Before it's too late, Americans need to think long and hard about the wisdom of venturing down this uncharted road. Few would argue against tools that help police capture dangerous criminals. It's the law-abiding among us who need to worry about what comes next when this software expands to general public use.
One of the most frightening technological advances is Clearview AI, a powerful facial recognition service currently available to U.S. and Canadian law enforcers. The company's software takes uploaded photos then scrapes the internet, including Facebook, for exact-match images. Its database now contains 3 billion photos and videos. But those aren't just photos of criminals. They're photos of children, grandmothers, families having fun at the beach. Anything and everything is fair game.
That's what makes it so useful to law enforcers. Precise comparison algorithms zip through the entire database at lightning speed to analyze frontal and profile facial photos along with any information connected to the targeted person. Whether it's your name, birthdate, hometown, children's names, high school, hobbies, favorite bar, political views — if it's on the internet, the algorithm uses it.
Most police officers would probably use such software only under authorized circumstances. But we know from a few local cases that not all officers can be trusted. Some could use it for personal enrichment or to find out, say, who an ex-spouse is dating.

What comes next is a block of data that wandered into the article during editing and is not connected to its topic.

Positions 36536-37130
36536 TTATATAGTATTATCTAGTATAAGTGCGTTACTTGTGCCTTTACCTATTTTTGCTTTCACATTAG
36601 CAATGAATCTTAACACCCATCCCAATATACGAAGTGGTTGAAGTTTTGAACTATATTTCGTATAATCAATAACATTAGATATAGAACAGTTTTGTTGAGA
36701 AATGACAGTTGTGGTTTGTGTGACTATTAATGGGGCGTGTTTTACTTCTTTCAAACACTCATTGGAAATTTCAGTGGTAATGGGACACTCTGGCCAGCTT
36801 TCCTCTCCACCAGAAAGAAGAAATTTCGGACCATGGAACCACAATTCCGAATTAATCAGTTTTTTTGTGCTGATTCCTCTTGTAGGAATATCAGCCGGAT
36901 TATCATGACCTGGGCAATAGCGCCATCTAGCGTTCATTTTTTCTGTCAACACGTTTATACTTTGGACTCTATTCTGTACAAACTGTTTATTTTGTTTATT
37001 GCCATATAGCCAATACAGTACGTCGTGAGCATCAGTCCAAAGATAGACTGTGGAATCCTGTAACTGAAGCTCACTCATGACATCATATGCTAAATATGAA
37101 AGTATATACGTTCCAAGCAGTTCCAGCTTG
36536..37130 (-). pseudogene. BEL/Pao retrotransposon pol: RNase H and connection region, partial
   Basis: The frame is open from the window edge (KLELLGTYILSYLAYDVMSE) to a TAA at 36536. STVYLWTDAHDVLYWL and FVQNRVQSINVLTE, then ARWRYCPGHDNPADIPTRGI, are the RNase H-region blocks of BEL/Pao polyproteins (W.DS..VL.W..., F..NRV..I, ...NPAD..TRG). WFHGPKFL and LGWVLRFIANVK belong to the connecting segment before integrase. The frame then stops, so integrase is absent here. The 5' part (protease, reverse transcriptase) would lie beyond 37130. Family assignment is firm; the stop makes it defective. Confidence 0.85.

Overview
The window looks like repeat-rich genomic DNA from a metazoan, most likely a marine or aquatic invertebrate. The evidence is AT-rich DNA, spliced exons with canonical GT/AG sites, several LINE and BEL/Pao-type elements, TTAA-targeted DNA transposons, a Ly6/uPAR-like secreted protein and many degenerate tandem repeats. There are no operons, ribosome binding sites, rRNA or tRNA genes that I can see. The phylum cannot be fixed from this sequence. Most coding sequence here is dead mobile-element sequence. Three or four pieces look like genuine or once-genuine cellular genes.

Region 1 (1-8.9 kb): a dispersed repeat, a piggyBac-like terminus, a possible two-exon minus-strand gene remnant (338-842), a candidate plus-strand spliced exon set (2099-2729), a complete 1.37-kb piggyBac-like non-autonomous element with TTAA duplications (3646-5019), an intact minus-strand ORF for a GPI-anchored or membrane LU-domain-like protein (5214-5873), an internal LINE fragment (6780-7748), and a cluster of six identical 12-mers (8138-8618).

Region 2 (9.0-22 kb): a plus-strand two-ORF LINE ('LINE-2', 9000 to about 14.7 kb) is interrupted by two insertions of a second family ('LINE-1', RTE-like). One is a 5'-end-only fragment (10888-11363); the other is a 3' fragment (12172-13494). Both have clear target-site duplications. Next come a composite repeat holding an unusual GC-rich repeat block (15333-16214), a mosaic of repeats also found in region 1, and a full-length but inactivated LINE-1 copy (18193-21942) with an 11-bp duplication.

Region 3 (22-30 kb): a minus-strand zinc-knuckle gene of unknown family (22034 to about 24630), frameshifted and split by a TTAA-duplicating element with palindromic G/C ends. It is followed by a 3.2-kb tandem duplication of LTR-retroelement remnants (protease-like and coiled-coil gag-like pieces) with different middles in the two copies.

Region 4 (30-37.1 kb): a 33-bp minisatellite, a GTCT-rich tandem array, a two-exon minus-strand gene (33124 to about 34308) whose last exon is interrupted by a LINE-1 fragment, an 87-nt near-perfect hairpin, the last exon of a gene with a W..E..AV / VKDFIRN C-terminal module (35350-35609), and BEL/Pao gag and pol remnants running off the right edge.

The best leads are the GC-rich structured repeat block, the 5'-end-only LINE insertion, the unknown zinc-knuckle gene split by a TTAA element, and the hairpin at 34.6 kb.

Now imagine such an app on a cellphone for general public use. You're walking down the street, and a complete stranger greets you by name, identifies your spouse and kids, maybe mentions the name of your employer or how your family's Grand Canyon vacation went. Maybe the stranger mentions your address, or your political leanings. Left unregulated, the threat and exploitation potential would be unlimited.
Clearview insists its software is closely monitored and secure, and is designed to "identify child molesters, murderers, suspected terrorists, and other dangerous people quickly, accurately, and reliably to keep our families and communities safe."
But when a New York Times reporter looked into the company and contacted officers for a demonstration of the program, one officer received a call from Clearview and asked him why he uploaded a New York Times reporter's photo. A block was placed on searches of her. It was a clear demonstration of how the software is vulnerable to political manipulation.
If ever there was a clarion call for Congress to impose tight restrictions on this technology, it's now — before the notion of privacy becomes a quaint memory of a bygone era.
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